Negotiating the settlement of a case through a mediator is a unique process that is different from direct contact with the other side. Unlike the exchange of letters and emails, telephone calls, or meeting in the courtroom hallway, a mediation session is a formal proceeding. That formality is one of its strengths, because everyone involved is at the same place at the same time and ready to discuss the case. However, since you’re not just chatting on the courthouse steps, there are some practical tips to make the mediation session successful. As follows:

1.) Prepare and send a mediation memorandum to the mediator before the mediation. The complexity of the case will guide its length, but make sure the mediator knows what the case is about before the session begins. A common error is handing a mediation brief to the mediator at the start of the session; the mediator has no time to read and absorb it at that point.

2.) Confirm with opposing counsel the status of the existing offers and demands before the mediation. An inordinate number of cases get bogged down right at the start because the parties have different notions of where settlement negotiations ended. I recommend a quick confirming letter or email to the other side stating what you understand the parties’ positions to be. If you think this advice is too basic and too simplistic to be of merit, you may ignore it to your detriment. You may be certain of where the offer and demand stand (and thus ignore this advice), and your opponent may be equally as certain, but time and time again I mediate cases where the parties disagree on where the negotiations ended. Send the letter or email.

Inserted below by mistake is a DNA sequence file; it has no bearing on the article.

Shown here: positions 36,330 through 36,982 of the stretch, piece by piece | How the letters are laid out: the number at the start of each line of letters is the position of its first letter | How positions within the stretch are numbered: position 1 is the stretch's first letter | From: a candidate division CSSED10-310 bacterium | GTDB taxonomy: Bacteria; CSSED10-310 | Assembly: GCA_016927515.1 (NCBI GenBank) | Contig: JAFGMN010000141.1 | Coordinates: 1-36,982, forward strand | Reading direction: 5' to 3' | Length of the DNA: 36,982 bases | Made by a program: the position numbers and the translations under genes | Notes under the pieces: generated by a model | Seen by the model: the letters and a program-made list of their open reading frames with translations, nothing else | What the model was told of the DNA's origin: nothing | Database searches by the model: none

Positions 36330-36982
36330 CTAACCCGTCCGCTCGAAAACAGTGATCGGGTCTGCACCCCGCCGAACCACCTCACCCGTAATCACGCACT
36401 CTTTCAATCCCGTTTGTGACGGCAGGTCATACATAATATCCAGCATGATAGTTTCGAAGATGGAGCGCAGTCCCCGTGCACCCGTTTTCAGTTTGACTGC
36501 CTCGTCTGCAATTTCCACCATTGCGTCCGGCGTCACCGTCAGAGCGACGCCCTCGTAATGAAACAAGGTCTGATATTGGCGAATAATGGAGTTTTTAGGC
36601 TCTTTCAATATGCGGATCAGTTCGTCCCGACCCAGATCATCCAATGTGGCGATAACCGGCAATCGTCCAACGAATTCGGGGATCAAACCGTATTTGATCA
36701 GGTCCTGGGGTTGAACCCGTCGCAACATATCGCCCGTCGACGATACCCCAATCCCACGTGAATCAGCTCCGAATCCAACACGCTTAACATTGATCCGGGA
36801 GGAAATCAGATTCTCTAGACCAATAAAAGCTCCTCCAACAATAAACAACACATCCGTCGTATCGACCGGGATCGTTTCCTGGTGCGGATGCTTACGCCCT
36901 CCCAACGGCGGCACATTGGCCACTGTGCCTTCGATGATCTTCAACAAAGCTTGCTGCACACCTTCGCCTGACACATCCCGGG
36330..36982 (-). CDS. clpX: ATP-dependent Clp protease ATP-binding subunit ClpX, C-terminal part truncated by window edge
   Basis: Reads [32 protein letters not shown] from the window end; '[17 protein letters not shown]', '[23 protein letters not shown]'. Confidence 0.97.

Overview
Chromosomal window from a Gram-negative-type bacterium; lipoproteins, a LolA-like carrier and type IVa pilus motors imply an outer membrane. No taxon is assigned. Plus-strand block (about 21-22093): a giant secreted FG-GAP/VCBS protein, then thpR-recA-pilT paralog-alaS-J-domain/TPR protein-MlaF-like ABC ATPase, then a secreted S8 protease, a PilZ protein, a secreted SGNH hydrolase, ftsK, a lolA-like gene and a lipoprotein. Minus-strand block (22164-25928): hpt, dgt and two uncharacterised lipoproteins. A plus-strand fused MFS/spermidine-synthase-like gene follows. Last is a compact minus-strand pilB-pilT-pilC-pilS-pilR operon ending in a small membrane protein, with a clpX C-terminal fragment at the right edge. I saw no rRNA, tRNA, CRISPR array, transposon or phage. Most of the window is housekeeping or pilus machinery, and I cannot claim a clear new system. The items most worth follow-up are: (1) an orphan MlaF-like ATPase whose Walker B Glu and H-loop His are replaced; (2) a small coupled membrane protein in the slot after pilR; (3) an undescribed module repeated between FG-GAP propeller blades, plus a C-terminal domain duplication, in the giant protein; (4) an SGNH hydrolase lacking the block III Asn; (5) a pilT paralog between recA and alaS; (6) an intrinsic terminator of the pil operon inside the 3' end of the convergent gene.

3.) Are there liens on the file? Raise this issue, by letter or email, before the mediation session.

4.) Is everyone here? Plaintiffs’ counsel expect that the person with settlement authority will be at the mediation. If the claim’s representative isn’t going to be present at the session, let the other side know ahead of time. It is the unexpected absence of a party that causes animosity before the mediation even begins. Likewise, the defense should be on alert for the absent spouse of the plaintiff. Defense counsel may ask, “Are you prepared to settle the case today or will you need to discuss our offer with someone else?” Even if the plaintiff replies that they need to discuss the offer with their spouse, you may still proceed with the mediation, but at least there isn’t an issue that’s hidden from you.